Don't be misled by the title. Although all the stories take place in war zones or during military conflicts, not all the featured individuals are actually soldiers. The accounts of these compassionate folks are presented in chronological order, according to the conflict they were involved in, from the American Revolution to modern day deployments to Iraq. Some stories focus on honor like Captain Ferguson refusing to shoot General Washington in the back, or Robert Campbell giving his word of honor to return to the German prison camp if the Kaiser will release him to visit his dying mother. Others feature battlefield angels like Richard Kirkland at the Battle of Fredericksburg, or nurse and resistance supporter Edith Cavell. Whether it discusses journalist and philanthropist Edith Wharton's efforts to help the women of Paris, or Hunter Scott's quest to find justice for Captain McVay of the U.S.S. Indianapolis, each tale spotlights how humanity can survive and even thrive in the worst of circumstances.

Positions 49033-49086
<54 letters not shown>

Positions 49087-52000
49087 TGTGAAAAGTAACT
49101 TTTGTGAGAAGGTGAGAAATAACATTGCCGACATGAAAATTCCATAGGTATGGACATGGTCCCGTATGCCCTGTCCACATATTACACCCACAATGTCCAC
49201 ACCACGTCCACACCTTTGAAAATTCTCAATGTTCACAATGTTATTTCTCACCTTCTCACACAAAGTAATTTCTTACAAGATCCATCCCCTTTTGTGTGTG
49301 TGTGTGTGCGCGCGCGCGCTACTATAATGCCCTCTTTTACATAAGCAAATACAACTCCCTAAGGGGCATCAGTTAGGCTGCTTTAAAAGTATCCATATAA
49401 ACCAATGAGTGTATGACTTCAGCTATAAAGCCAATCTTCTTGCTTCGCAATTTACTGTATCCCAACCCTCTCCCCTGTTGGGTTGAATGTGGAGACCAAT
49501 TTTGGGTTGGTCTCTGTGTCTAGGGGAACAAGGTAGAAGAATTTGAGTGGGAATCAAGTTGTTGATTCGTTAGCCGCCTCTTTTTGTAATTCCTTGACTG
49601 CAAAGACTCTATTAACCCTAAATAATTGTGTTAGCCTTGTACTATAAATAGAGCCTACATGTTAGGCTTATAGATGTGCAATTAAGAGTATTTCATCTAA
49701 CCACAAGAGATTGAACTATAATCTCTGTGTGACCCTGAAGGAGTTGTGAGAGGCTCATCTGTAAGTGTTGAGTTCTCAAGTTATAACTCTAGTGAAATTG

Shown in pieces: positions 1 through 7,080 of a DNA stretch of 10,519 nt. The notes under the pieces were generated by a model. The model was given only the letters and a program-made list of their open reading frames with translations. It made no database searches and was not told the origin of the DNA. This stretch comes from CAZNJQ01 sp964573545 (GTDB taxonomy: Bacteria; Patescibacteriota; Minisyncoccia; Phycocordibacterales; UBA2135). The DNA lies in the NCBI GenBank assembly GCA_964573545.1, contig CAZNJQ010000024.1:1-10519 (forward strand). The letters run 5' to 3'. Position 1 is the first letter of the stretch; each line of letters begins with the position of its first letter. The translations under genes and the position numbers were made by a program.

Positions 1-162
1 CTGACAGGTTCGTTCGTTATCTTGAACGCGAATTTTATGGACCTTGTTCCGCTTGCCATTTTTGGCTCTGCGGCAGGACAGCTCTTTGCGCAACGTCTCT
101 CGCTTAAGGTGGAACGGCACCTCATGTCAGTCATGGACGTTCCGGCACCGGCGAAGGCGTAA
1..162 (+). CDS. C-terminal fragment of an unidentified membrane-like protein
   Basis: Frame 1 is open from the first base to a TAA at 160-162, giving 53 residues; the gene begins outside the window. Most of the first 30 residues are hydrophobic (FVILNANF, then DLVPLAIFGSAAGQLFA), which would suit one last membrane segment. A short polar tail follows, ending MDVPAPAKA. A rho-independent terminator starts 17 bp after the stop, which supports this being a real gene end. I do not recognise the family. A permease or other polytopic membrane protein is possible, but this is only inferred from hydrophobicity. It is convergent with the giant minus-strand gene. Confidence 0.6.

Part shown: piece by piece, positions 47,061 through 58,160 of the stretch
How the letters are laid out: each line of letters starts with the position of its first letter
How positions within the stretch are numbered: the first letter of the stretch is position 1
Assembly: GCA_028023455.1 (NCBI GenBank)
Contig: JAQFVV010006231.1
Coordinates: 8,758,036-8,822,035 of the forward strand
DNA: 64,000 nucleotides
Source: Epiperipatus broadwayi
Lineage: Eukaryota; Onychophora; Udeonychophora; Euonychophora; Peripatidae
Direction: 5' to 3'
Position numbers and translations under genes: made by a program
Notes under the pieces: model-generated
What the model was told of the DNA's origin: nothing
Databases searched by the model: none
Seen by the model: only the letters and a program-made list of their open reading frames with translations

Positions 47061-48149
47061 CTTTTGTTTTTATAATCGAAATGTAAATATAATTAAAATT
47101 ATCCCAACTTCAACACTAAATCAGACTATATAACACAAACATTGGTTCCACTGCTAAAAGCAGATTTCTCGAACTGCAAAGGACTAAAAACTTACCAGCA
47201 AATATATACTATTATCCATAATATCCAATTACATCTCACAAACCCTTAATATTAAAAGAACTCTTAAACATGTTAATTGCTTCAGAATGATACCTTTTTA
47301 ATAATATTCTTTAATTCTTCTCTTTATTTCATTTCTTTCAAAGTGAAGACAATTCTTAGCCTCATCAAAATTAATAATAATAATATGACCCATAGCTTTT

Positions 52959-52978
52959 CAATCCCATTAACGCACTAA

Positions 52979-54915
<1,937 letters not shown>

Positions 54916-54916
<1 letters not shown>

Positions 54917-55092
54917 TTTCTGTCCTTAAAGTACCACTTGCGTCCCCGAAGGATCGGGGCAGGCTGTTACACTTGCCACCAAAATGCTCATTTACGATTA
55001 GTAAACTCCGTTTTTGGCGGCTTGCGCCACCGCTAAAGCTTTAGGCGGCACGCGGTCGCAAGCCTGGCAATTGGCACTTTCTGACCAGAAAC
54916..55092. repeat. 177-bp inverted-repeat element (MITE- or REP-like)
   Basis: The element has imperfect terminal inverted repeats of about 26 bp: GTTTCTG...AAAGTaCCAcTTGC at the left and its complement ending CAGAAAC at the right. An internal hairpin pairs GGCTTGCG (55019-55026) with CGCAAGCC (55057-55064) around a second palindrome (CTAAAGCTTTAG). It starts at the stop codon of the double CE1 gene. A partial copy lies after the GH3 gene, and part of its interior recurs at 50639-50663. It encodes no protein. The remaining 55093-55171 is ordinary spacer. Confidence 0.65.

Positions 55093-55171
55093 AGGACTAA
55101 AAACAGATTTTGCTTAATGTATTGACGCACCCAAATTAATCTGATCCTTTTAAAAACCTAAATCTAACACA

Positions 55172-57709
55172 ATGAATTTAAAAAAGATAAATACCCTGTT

Each of these accounts captures extremes of human behavior, juxtaposing the terror of napalm falling from the sky to the efforts of journalists and medical staff to save a child's life, or a serviceman's bravery in coaxing Japanese civilians and combatants to surrender in WWII's Pacific theater. A few of the stories end with referrals to Bible verses, but even readers who are not deeply religious will still be able to appreciate the grace and compassion shown by these individuals. The author obviously believes strongly in providing these examples for readers to admire and emulate. This book could be used to stimulate discussion about what the duty of one human being is to another, perhaps in a civics or philosophy class. Recommended for grades 4+.
I received an advance copy from the publisher for review purposes.
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